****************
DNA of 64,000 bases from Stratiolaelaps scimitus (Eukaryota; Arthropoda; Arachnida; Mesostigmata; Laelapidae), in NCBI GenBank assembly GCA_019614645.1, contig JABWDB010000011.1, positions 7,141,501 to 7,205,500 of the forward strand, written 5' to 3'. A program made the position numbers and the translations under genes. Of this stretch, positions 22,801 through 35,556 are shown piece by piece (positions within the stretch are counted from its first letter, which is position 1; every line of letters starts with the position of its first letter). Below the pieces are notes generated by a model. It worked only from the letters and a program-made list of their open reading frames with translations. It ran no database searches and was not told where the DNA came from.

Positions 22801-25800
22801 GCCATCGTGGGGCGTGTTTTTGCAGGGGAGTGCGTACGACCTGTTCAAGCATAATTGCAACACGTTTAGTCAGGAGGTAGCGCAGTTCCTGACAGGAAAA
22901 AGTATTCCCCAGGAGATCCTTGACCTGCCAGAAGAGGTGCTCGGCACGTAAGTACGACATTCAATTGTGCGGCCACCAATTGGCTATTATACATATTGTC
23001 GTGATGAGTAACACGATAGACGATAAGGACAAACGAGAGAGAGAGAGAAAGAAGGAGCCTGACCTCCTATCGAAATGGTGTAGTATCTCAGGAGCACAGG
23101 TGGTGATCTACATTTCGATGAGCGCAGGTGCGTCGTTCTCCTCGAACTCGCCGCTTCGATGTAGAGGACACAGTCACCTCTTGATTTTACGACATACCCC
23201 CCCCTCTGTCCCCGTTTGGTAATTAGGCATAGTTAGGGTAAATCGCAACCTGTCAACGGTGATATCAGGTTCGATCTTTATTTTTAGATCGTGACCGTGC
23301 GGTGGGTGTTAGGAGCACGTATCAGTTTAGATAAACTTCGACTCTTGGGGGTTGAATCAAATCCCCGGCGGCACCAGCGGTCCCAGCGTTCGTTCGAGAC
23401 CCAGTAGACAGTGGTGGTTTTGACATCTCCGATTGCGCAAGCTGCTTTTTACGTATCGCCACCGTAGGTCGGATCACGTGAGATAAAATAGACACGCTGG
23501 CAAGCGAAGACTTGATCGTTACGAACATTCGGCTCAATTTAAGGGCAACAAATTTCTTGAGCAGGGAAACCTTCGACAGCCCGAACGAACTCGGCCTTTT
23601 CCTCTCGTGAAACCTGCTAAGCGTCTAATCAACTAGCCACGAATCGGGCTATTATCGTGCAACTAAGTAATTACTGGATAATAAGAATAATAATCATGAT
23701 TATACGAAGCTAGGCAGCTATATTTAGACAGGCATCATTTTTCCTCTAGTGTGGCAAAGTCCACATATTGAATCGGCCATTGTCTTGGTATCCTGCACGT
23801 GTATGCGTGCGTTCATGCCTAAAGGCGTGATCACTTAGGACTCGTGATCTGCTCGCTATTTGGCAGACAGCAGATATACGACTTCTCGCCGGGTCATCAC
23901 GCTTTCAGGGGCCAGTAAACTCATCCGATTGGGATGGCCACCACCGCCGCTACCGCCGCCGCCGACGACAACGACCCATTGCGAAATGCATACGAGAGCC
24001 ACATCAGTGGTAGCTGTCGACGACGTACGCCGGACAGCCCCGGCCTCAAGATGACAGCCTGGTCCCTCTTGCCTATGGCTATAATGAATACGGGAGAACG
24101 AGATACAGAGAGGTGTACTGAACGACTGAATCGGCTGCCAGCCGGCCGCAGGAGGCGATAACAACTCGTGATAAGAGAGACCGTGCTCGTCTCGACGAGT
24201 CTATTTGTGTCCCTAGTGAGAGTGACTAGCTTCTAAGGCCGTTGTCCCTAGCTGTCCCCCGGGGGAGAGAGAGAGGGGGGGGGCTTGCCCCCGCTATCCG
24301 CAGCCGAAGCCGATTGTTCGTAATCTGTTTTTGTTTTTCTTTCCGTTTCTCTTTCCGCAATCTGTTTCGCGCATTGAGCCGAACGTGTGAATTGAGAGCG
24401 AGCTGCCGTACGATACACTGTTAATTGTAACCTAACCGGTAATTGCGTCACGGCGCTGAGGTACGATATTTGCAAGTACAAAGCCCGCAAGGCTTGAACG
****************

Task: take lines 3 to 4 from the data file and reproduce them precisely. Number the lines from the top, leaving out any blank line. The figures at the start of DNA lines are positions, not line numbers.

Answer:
22801 GCCATCGTGGGGCGTGTTTTTGCAGGGGAGTGCGTACGACCTGTTCAAGCATAATTGCAACACGTTTAGTCAGGAGGTAGCGCAGTTCCTGACAGGAAAA
22901 AGTATTCCCCAGGAGATCCTTGACCTGCCAGAAGAGGTGCTCGGCACGTAAGTACGACATTCAATTGTGCGGCCACCAATTGGCTATTATACATATTGTC